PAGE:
16 Creating a Sense of Urgency Answers the questions “Why do we have to do it?” & “What’s in it for me?”When people understand the reason for a task, it establishes motivation and becomes a force that keeps them persevering.Sense of urgency comes from understanding the why.The feeling that reading is so important they can’t and won’t let anything get in their way. (Story of principal in room and little girl talking to him.)
17 Building StaminaLays the foundation for success as it gives children the support they need.Teaching children how to read on their own for extended periods of time each day creates the self-winding learner that is actively engaged in the reading process because they have the stamina to be independent.Gail at gym… if you start with a task children have no stamina for or lack the ability to do, they are doomed for frustration and failure.
18 Stay Out of the WayHow can students make decisions on their own and monitor themselves regarding their progress if they are never given the chance to try it on their own?After training, children understand what is expected of them, have practiced the strategies, and have built their stamina… now we need to stand back and let them be independent.
19 10 Steps to Teaching and Learning Independence 1. Identify what is to be taughtToday we are going to…..2. Setting Purpose – Sense of UrgencyTell the students why…3. Brainstorm behaviors desired using an I chartWhat does it look like, sound like, feel like?Read the whole time.Stay in one spot.Read quietly.Get started right away.4. Model most desirable behaviorsShow what it looks like – 3 dimensionalAs they do this, go over I chart and then ask: “Will ____ become a better reader if he does this?” (Self assessment is so important.)
20 10 Steps to Teaching and Learning Independence 5. Model least desirable behaviorsMichael Grinder calls this “training your muscle memory”. As a child is modeling this, go through chart and ask children, “Will ___ become a better reader if he does this?”Then, have the child show you he/she can do it correctly.6. Place students around the roomChildren want to be comfortableAt the beginning we place them and after awhile we show them how to choose. We ask them, “Where do you read best?”7. Everyone practice and build stamina (3 minutes)Don’t set timer, look for body clues.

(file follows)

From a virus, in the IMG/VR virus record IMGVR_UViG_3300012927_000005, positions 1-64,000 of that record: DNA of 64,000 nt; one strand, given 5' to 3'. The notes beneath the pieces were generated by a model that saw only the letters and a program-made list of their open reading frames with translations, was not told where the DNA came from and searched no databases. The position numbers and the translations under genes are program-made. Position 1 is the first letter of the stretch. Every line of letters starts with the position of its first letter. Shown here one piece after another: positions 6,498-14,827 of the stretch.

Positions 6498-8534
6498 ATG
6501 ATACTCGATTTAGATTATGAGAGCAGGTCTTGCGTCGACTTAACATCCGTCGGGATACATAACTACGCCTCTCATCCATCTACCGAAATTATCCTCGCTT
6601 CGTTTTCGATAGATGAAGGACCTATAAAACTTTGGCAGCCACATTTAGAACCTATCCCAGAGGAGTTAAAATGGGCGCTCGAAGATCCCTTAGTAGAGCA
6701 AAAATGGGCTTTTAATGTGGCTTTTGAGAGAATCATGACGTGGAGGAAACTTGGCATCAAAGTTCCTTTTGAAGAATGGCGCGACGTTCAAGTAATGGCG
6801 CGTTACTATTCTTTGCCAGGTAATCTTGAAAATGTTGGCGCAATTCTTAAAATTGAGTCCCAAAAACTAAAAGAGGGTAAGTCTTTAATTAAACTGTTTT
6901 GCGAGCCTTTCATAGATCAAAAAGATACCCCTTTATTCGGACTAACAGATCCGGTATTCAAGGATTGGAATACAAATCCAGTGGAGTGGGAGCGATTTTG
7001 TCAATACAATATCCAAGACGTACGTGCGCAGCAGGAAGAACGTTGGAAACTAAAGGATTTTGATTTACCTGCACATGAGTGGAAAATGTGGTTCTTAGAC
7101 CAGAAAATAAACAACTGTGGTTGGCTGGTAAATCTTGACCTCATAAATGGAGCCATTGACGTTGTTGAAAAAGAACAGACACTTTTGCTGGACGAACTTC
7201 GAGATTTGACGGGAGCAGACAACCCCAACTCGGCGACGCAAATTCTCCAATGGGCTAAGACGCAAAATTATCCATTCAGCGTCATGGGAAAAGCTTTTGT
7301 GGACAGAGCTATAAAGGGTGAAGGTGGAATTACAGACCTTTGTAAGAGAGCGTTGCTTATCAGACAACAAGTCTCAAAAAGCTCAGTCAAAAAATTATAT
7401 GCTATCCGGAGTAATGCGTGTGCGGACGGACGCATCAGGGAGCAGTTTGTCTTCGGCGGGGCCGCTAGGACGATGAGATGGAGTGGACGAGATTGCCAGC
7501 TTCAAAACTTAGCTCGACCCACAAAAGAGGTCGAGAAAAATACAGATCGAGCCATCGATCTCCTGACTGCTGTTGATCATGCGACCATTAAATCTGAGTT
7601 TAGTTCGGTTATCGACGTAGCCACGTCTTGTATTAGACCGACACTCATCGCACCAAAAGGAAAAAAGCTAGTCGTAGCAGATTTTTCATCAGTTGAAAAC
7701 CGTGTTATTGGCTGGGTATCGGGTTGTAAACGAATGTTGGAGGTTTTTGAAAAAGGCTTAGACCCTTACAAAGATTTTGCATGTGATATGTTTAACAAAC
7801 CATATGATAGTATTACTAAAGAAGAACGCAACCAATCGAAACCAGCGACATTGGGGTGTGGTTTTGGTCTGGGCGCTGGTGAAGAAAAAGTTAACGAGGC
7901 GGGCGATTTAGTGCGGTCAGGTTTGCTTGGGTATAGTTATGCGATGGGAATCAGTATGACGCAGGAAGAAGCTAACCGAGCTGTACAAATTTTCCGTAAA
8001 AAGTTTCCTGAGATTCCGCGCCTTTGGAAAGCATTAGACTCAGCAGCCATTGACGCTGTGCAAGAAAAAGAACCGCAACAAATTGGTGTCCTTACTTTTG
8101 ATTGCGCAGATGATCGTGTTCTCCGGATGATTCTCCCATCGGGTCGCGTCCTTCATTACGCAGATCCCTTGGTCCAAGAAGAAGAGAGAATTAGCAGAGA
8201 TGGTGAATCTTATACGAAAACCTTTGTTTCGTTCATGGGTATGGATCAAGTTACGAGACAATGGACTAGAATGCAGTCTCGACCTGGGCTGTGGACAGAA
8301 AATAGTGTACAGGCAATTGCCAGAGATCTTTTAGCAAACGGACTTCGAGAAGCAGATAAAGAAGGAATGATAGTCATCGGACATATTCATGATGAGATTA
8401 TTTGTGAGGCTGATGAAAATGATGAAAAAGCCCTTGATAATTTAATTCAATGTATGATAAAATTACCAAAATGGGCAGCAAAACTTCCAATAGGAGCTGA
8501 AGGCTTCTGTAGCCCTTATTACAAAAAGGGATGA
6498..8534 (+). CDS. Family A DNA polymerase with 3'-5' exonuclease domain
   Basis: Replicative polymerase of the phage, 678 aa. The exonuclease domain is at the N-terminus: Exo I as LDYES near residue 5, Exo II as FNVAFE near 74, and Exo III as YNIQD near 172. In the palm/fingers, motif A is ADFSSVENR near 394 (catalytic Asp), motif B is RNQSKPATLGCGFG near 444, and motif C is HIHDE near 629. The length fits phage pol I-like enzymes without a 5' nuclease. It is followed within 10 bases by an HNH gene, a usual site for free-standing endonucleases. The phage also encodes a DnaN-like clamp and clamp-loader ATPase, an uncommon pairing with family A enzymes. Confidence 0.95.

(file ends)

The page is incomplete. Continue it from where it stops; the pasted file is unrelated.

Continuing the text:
21 10 Steps to Teaching and Learning Independence 8. Stay Out of the WayUse “the magical power of a teacher’s eye”Watch for “The Barometer Child”9. Quiet Signal – Come back to GroupWhen stamina is broken, use signal.10.Group Check In – “How Did You Do?”This is time for self reflection and sharing.
22 Establishing a gathering place for brain and body breaks P. 28 – Although the foundations of D5 create a strong base for student independence, there are also key materials, routines, and concepts we introduce to children in the first days of school that are crucial to the success of the program:Establishing a gathering place for brain and body breaksDeveloping the concept of “good-fit” books through a series of lessonsCreating anchor charts with students for referencing behaviorsShort, repeated intervals of independent practiceCalm signals and check-in proceduresUsing the correct model/incorrect model approach for demonstrating appropriate behaviors
23 1. Establish a Gathering Place Open space large enough for the whole class to come together and sit on the floor.Regardless of the age of children we teach, we always have a gathering place.Distractions are limited and proximity allows us to check in on behavior more effectivelyStudents are able to turn and talk to each other, engaging everyone in the conversation of a lessGathering on the floor signals a shift in activity and thinking- It provides time for a change in their brain work along with much need movement of their bodies (Brain and Body Break).
24 2. Good-Fit BooksResearch indicates that an independent-level or good-fit book for children is one they can read with 99% accuracy. (Richard Allington, March 2005)Higher levels of oral reading error rate are linked to significant increases in off-task behavior. (Gambrell, Wilson, and Gantt, 1981)It is essential to spend focused classroom time teaching our children to choose books that are a good fit for them and they enjoy.There is more to choosing a good-fit book than just reading the words. A child’s purpose for reading, interest in a topic, and ability to comphrehend play a large role in finding a good-fit book.
25 I PICK I choose a book P urpose – Why do I want to read it? I nterest – Does it interest me?C omprehend – Am I understanding what I amreading?K now – I know most of the words* After they grasp the concept of I PICK,have them model their book choices infront of whole class.Shoe story (P. 30 & 31)Variety of books…. Where are places you can get books to increase your library?
26 Setting Up the Book Boxes Have a separate book box for each student.Use small plastic tubs, cereal boxes, or even ask parents to send one with each child5 – 10 books in boxSelf-selection of books depends on ageJournal and pencilBook box has assigned spot it is kept